Saturday, 23 June 2012

They say smells are the most evocative of the senses.  A scent can transport someone quicker than a sound. I don't know about that, having never measured the speed of sensual transport. But I do know that a certain type of scent transports me completely.  It weaves into the fabric of the day, and tints it, washes over it and transforms the ache and feel of it. Totally.

When the weather tiptoes on the edges of a warm summer haze and impending rain.  Do you know what kind of day I'm talking about? I can't describe it any better than that. The breeze whispers through the trees, a constant sssshhhhhhhh.  A bird calls, punctuating the silence with an exclamation point. A dove weaves in its occasional, hypnotic melody. In my Grandmother's house, sitting on the verandah, when such a day is turning into dusk, a butler would come upstairs with an evening snack and light the evening lamps and they'd flicker across the faded green of the painted wicker sofa. An owlet would screech in the tree on the front of the lawn (now dead, but standing still, to provide a home for a later generation of the same owlet's family). A mosquito coil would add the slightest hint of smokiness to the scent of the air. I'm sitting next to my grandmother, and she's wearing Eau de Cologne and a silk shirt.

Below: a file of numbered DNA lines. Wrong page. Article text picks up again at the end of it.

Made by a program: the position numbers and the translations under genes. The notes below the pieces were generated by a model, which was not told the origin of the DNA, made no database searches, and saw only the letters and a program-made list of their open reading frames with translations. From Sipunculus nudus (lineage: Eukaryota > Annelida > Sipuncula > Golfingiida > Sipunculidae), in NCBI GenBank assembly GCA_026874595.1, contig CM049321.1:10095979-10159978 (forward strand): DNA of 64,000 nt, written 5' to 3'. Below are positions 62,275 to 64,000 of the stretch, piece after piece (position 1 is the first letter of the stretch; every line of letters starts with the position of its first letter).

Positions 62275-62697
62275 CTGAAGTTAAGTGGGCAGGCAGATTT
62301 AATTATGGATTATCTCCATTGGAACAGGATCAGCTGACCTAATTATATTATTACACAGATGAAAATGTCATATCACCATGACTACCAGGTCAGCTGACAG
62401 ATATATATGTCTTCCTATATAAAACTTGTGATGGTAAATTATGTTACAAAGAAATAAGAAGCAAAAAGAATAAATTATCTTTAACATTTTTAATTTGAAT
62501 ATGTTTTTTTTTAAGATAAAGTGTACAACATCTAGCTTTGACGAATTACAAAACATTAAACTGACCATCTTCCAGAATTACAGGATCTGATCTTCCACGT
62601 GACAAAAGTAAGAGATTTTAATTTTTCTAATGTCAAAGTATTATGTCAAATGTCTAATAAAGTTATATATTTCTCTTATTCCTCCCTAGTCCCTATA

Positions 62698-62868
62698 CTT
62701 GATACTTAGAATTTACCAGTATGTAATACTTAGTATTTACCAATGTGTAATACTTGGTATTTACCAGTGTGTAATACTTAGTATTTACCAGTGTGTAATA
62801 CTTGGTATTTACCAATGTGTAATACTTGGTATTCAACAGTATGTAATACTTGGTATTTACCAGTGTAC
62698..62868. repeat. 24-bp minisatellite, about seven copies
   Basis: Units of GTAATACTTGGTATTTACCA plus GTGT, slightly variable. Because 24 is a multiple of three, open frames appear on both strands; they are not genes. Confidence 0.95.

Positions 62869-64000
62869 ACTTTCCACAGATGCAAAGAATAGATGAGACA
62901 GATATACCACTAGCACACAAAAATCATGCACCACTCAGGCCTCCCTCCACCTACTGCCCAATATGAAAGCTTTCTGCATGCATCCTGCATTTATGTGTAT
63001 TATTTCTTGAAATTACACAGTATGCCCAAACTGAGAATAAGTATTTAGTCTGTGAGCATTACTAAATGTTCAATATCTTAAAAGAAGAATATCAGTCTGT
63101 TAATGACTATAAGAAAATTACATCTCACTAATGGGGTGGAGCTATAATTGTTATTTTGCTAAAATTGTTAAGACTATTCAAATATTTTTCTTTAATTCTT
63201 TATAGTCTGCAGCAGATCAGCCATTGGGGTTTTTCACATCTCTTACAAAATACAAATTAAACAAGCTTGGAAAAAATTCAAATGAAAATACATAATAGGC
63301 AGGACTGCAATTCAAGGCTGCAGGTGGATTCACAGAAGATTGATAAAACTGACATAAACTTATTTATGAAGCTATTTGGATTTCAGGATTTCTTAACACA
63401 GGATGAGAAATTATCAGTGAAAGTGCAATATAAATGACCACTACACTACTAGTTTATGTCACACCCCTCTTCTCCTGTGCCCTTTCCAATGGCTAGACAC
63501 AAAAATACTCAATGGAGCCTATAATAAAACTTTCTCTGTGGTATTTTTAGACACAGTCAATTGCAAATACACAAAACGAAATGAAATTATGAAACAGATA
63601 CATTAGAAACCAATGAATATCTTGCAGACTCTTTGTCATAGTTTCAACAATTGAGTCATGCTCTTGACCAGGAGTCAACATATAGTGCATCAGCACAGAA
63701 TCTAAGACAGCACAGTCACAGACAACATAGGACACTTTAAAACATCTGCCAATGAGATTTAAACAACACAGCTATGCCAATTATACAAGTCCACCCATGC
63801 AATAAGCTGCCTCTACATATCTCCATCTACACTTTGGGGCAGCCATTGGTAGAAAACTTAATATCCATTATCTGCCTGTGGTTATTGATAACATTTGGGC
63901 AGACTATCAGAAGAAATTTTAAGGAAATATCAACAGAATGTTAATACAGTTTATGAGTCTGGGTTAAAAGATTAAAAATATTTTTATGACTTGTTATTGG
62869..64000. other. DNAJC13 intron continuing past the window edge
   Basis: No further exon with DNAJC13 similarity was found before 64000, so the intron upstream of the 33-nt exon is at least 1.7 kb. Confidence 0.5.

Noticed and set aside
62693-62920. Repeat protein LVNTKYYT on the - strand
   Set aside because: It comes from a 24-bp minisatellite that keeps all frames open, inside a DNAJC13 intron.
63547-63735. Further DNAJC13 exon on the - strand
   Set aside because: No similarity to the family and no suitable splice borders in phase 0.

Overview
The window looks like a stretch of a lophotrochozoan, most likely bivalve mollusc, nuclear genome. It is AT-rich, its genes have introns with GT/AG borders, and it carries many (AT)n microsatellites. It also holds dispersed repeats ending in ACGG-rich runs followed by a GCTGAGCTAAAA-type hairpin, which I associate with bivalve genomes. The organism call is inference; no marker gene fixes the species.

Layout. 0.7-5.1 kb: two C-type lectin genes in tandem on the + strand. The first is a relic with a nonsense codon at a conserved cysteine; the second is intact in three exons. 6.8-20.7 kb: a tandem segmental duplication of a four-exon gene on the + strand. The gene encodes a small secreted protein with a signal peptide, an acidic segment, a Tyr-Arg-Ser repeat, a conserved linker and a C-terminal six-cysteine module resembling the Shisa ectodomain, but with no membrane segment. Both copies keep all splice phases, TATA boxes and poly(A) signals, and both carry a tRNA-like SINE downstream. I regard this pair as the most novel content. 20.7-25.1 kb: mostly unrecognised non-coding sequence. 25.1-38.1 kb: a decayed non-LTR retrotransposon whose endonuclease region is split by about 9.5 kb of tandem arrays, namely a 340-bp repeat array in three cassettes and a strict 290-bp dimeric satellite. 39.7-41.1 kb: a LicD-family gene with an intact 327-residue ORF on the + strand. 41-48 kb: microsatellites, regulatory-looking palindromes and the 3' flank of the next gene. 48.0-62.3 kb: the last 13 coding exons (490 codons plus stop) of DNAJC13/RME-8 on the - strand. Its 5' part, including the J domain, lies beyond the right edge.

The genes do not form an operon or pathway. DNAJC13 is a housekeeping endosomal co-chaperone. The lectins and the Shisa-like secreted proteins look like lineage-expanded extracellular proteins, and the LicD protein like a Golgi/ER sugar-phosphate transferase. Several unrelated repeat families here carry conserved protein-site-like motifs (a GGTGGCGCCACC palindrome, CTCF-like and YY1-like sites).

And bam! That's the scent.  
That mix.  I can't remember them as a collection of individual smells. They're one, overwhelming sensation, and they feel like beauty and love and warmth and poetry and magic and a little bit of sadness.  And that was my Grandmother.

So when I feel that sensation again, when the air is dancing on the edge of rain after a warm summers day, and the light is magical and the birds are piercing the silence, and the air smells of summer tinged with smoke, I think of her, and I see those evenings in the back of my mind, and I feel their beauty and their magic, and her sadness, all rolled into one.

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